The Post-COVID Inflation model: Supply management

The post-COVID-stimulus hangover continues. After nations injected an estimated US$18 trillion into the global economy, inflation remains sticky. The increased money supply continues sloshing around commodities, real estate, and even equity markets. Surging costs have pressured companies large and small to rethink how they can protect margins. And the apparent answer is: supply management.

Not to be confused with Canada’s government/industry quotas on dairy and poultry production (though similar in outcome), this flavor of supply management is an economic response to margin pressure. Farmers recognize the   adage “low prices fix low prices, and vice-versa”: prolonged losses lead to liquidation and reduced output, which then raise prices and turn margins back positive. This is the model being adopted broadly across the global economy.

Consider this analysis comparing the 2023 monthly average to the 2015-2019 monthly average. The number of U.S. domestic airline flights remain down –8% from the pre-COVID (5 year average) levels. Yet average ticket prices are up 7% nationwide (my SLC ticket prices are up +22%). Automobile sales have averaged -10% below the pre-COVID (5 year average) levels in 2023. Yet the used car and truck price index is now averaging +36% higher than the pre-COVID (5 year average levels). U.S. oil rig counts are down -36% by the same metrics, even as gas and diesel prices have surged +22% and +50% from pre-COVID (5-year average) levels.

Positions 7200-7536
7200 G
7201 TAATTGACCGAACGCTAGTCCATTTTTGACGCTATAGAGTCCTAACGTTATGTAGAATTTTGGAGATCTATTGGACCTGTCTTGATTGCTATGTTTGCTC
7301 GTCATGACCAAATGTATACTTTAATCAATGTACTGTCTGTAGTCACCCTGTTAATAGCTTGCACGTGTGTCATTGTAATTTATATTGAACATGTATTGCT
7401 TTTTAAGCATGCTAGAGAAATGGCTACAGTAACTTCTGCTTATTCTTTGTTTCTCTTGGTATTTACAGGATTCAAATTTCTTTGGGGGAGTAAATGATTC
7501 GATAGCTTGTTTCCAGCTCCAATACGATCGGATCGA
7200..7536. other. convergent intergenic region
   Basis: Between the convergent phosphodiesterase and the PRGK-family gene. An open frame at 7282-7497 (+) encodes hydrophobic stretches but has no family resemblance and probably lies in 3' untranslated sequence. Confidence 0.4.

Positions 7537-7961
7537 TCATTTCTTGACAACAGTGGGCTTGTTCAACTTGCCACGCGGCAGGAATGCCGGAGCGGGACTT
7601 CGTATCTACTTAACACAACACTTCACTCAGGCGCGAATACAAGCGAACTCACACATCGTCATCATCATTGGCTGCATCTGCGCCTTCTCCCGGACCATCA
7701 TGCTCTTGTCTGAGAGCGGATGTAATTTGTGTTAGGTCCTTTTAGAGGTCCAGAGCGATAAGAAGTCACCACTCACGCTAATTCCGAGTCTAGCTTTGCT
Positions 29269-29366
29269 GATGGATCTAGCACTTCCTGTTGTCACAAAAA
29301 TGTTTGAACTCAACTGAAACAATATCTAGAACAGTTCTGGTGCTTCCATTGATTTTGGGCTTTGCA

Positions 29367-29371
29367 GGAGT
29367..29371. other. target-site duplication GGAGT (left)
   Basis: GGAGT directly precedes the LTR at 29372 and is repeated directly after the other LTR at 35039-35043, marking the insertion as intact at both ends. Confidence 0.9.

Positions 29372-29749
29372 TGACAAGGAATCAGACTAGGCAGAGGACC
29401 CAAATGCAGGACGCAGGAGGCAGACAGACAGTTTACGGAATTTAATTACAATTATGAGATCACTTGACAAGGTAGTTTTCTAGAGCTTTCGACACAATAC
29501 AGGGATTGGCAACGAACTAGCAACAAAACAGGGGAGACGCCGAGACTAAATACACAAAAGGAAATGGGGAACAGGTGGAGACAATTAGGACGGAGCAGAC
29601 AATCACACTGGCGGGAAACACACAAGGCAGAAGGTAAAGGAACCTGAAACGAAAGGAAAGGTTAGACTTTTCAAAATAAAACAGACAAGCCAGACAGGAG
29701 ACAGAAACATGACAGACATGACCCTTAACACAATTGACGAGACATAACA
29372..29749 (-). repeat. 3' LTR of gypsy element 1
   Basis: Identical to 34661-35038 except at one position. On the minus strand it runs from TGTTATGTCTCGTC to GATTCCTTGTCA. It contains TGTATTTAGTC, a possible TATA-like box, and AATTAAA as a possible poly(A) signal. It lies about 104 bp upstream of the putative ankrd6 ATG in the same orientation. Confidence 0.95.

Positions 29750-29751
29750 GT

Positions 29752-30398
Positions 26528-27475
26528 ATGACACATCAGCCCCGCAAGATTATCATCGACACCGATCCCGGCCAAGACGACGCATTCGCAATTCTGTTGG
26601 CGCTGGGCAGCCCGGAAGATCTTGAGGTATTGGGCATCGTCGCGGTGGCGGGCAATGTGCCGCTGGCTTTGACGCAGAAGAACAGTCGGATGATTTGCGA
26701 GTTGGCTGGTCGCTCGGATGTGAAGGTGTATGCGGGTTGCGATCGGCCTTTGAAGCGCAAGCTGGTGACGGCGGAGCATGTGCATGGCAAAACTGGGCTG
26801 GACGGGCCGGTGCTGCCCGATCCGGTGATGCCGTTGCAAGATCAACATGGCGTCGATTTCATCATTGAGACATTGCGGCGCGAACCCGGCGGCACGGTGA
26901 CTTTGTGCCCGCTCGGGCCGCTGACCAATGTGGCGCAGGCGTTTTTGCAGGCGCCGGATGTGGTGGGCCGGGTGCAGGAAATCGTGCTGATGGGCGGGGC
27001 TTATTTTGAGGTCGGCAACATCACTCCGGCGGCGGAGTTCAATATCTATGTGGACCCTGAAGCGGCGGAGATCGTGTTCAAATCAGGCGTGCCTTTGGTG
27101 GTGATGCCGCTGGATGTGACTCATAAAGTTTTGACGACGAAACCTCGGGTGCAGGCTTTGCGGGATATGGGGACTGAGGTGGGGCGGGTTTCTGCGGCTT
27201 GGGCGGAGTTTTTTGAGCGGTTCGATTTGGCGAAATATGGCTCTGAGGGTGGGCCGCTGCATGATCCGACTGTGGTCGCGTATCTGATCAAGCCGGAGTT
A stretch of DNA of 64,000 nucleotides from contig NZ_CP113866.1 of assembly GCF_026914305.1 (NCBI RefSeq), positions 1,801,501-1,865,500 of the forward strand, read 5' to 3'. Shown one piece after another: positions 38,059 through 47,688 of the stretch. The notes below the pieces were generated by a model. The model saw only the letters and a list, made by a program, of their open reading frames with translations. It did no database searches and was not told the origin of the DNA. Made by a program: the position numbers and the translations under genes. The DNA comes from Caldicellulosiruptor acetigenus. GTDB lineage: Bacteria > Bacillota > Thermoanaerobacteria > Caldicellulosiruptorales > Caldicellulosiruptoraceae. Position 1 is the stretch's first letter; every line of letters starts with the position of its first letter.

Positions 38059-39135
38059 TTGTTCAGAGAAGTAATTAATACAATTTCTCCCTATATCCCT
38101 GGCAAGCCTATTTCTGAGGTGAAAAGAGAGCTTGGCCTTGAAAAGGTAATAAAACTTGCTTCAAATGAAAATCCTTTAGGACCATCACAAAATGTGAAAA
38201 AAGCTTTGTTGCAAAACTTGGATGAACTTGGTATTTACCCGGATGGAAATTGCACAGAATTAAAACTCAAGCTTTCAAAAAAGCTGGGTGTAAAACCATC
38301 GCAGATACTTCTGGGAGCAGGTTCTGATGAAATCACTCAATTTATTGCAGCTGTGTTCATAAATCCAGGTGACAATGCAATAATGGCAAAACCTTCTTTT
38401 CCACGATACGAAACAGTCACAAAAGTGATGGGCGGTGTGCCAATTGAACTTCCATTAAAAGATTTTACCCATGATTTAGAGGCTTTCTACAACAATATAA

Get the point? The economic response to inflationary cost surges is to throttle back production and allow scarcity to raise prices (and re-allocate the resources). We are seeing this emerge as the new post-COVID business model. Smaller production, higher prices. And the highest bidders get the goods.

So how does this play out for global proteins? This same pattern is underway but for various reasons. U.S. beef prices are surging on drought-induced herd reductions; next year will see tighter supplies and higher prices. U.S. hog farmers are shifting into liquidation mode as hog prices have been unable to cover surging cost inflation (feed, labor, fertilizer, equipment). EU hog inventories have fallen sharply over the past two years as surging energy and feed prices (as well as animal welfare and climate policies) have pressured margins negatively. Brazil’s  aggressive slaughter rates as they sought to supply China have likely cut into their heifer supplies, suggesting tighter supplies ahead.

For a number of reasons, global protein producers are responding to inflation similar to airlines, auto makers, and oil companies. Tightening supplies will spur prices back to profitability eventually. The production cuts will be allocated by dollars with the world’s poorest consumers being priced out. Eventually positive margins would lead to increased supplies, so long as punitive policies and regulations (GHG, animal welfare) can be kept at bay. Labor remains the real problem with no solution. As of August, 86.5% of Americans aged 21-54 were participating in the labor pool, the highest in over 20 years. That combined with a 3.5% unemployment rate suggest that employment is near full.

Persistent inflation is shifting global margins and business models. Consumers ultimately bear the pain. Consider where your business fits into this equation and adjust accordingly. – Brett Stuart